Use this URL to cite or link to this record in EThOS: http://ethos.bl.uk/OrderDetails.do?uin=uk.bl.ethos.597881
Title: Design, characterisation and optimisation of high Tc dc SQUIDs
Author: Colman, P. D.
Awarding Body: University of Cambridge
Current Institution: University of Cambridge
Date of Award: 1998
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Abstract:
Superconducting Quantum Interference Devices (SQUIDs) are the most sensitive magnetic flux sensors known. In order to achieve a high field resolution, an antenna is coupled to the bare SQUID. Flux focusing, direct and flux transformer coupling schemes were investigated. Off-axis pulsed laser deposited YBa2Cu3O7-δ films with protective SrTiO3 (STO) cap layers on 24° STO bicrystal substrates were patterned into SQUID structures. A multilayer technology with YBCO and STO layers was used to fabricate trilayer flux transformers. The flux transformers was then coupled inductively to the bare SQUID in a flip-chip arrangement. Characterisation equipment was developed to measure SQUID parameters. Noise measurements with a bias reversal technique were employed to reduce the 1/f component, which dominates the noise at low frequencies. All noise data were obtained at 77 K. For a flux focusing SQUID, a flux noise level of φn = 2.8 μφ0Hz-1/2 at 10 kHz and φn = 11.5 μφ0Hz-1/2 at 1 Hz with bias reversal was achieved. The field sensitivity of the flux focused SQUID was limited by the small effective area, Aeff = 0.83 x 10-3 mm2, but this type of device was successfully integrated into the IRC cold sample scanning SQUID microscope which was used to image currents in wires and ferromagnetic link samples. Direct and flux transformer coupling schemes increased the effective areas to 0.23 mm2 and 1.08 mm2 respectively. The best white field sensitivity measured corresponded to 105 fTHz-1/2 for the directly coupled SQUID and 42 fTHz-1/2 for the flux transformer coupled SQUID. Planar, first-order directly coupled gradiometers were investigated as part of the collaboration with Oxford Instruments plc and a white gradient field sensitivity of 2.1 pTcm-1Hz-1/2 in an unshielded environment was achieved.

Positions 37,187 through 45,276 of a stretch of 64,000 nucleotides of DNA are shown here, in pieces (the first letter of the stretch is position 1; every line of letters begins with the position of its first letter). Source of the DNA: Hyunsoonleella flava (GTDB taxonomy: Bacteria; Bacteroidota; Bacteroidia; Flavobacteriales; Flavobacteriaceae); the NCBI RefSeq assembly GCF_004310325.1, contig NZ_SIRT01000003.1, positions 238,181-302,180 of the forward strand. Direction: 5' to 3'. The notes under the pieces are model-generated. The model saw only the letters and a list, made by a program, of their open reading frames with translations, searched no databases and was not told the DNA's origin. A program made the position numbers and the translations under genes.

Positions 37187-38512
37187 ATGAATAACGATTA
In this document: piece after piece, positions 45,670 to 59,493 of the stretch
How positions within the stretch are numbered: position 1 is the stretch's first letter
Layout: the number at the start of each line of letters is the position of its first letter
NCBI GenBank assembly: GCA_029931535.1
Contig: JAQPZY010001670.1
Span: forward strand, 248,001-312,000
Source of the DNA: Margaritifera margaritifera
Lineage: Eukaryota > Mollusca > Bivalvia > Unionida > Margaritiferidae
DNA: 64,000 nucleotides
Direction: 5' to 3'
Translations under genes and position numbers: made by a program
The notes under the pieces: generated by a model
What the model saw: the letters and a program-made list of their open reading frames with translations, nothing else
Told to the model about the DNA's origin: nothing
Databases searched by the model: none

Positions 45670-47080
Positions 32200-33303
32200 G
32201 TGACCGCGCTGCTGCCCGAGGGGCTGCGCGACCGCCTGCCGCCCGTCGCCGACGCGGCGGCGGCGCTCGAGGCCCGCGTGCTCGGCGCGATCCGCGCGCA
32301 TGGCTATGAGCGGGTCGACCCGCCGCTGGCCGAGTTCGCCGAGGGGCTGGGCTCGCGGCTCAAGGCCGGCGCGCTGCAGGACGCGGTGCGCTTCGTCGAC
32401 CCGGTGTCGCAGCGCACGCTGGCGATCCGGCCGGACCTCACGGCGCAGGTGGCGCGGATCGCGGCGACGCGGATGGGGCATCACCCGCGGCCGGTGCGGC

Supervisor: Not available Sponsor: Not available
Qualification Name: Thesis (Ph.D.) Qualification Level: Doctoral
EThOS ID: uk.bl.ethos.597881  DOI: Not available
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